These groups are idealogically based around Shia Islam and generally are loyal followers of the Ayatollah, the highest ranking clerical leader of that religious group. As of 2009 Shia Muslims constituted 10-13% of the world's Muslim population, Shias comprised 11-14% of the Muslim population in the Middle East-North Africa region, and between 68% and 80% of Shias lived in four countries: Iran, Pakistan, India and Iraq.[9]

The term defines the group of Muslims that followed after Muhammad's son-in-law and cousin Ali ibn Abi Talib, whom the Shia believe to be Muhammad's successor in the Caliphate.[10][11]

Islamic Republic of Iran


A large Shi'a Islamist militant group and political party based in Lebanon, Hezbollah was founded by Shia Clerics. Their paramilitary wing is the Jihad Council.[12][13] Hezbollah was conceived by Muslim clerics and funded by Iran following the Israeli invasion of Lebanon in 1982, and was primarily formed to offer resistance to the Israeli occupation.[14] Its leaders were followers of Ayatollah Khomeini, and its forces were trained and organized by a contingent of 1,500 Iranian Revolutionary Guards that arrived from Iran with permission from the Syrian government.

The Ideology of Hezbollah clearly states, repeatedly, the elimination of the state of Israel as its primary goal. Hezbollah not only opposes the government and policies of the State of Israel, but also each and every Jewish civilian who lives in Israel.[15][16][17] Its 1985 manifesto reportedly states "our struggle will end only when this entity [Israel] is obliterated. We recognize no treaty with it, no ceasefire, and no peace agreements."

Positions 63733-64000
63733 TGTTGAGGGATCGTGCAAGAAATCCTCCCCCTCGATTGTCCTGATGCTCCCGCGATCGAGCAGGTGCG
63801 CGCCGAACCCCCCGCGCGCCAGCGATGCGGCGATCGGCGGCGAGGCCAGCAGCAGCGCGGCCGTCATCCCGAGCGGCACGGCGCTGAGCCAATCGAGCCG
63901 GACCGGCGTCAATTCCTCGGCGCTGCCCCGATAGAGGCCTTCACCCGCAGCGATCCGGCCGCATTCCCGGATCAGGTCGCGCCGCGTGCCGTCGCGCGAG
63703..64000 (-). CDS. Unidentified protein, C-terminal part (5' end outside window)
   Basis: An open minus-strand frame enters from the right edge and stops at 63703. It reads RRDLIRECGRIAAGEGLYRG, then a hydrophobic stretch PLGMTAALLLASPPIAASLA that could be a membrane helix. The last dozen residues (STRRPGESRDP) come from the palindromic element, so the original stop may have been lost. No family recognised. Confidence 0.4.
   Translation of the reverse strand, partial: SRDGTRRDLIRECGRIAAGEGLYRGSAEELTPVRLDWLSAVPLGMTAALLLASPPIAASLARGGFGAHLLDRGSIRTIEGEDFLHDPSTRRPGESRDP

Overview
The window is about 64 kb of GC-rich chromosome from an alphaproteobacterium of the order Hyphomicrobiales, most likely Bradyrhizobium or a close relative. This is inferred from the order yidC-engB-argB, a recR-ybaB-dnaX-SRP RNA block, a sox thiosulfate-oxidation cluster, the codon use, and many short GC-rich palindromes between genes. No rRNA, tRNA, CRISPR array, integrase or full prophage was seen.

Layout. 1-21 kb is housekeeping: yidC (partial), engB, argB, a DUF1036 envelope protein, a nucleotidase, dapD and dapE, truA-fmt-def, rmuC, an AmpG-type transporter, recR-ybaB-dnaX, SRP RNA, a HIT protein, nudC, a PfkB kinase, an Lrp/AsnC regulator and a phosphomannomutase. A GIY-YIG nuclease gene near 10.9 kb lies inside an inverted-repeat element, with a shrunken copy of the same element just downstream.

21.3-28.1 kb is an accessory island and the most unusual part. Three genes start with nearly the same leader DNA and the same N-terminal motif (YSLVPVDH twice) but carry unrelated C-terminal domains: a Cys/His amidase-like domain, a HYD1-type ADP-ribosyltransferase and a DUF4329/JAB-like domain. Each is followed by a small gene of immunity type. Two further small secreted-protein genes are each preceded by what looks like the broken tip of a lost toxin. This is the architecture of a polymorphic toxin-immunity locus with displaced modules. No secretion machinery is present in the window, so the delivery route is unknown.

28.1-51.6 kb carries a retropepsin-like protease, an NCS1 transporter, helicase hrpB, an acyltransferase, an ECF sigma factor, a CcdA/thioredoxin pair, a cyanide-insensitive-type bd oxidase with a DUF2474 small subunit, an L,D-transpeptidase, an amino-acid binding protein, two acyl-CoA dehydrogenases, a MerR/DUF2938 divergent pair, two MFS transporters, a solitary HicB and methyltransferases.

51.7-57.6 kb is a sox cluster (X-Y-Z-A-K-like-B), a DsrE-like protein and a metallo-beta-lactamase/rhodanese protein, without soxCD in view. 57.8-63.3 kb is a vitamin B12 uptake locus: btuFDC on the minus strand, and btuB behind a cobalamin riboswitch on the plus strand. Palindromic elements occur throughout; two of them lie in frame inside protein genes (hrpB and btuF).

Sunni Islamic Alliances

House of Saud

Al Qaeda

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Moderate Islam

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Independant Minorities

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State of Israel

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  1. "What is Islamic State?". BBC News. 26 September 2014. Retrieved 9 March 2015. 
  2. "Islamic State-controlled parts of Syria, Iraq largely out of reach: Red Cross". Reuters. Retrieved 25 June 2015. 
  3. "Pakistan Taliban splinter group vows allegiance to Islamic State". Reuters. 18 November 2014. Retrieved 19 November 2014. 
  4. Fernholz, Tim (1 July 2014). "Don't believe the people telling you to freak out over this "ISIL" map". Retrieved 6 July 2014. 
  5. al-Ibrahim, Fouad (22 August 2014). "Why ISIS is a threat to Saudi Arabia: Wahhabism’s deferred promise". Al Akhbar (Lebanon). Retrieved 27 October 2014. 
  6. "ISIS atrocity in Libya demonstrates its growing reach in North Africa". CNN. 17 February 2015. Retrieved 23 February 2015. 
  7. "IS claims responsibility for Gaza's French Cultural Centre blast, reports". Middle East Eye. 8 October 2014. Retrieved 9 October 2014. 
  8. "Designation of Army of Islam". 2011. Archived from the original on 27 May 2011. Retrieved 2011-05-19. 
  9. "Mapping the Global Muslim Population". Retrieved 10 December 2014. 
  10. Esposito, John. "What Everyone Needs to Know about Islam." Oxford University Press, 2002 | ISBN 978-0-19-515713-0. p. 40
  11. "From the article on Shii Islam in Oxford Islamic Studies Online". Retrieved 2011-05-04. 
  12. Levitt, Matthew (2013). Hezbollah: The Global Footprint of Lebanon's Party of God. p. 15. ""... the Jihad Council coordinates 'resistance activity'."" 
  13. Ghattas Saab, Antoine (May 15, 2014). "Hezbollah cutting costs as Iranian aid dries up". The Daily Star. Retrieved June 1, 2014. ""... Hezbollah's military wing ... Known as the "Jihad Council""" 
  14. "Who are Hezbollah". BBC News. May 21, 2008. Retrieved August 15, 2008. 
  15. "Said Hassan Nasrallah Q&A: What Hezbollah Will Do". The Washington Post. 20 February 2000. Archived from the original on 9 September 2006. Retrieved 8 August 2006. 
  16. Hodeib, Mirella. "Nasrallah 'strongly endorses' Arab reconciliation efforts." The Daily Star. 14 March 2009. 19 January 2011.
  17. Hassan Nasrallah on Al-Manar TV, 22 May 2002. qtd. in Wistrich, A Lethal Obsession, p. 774.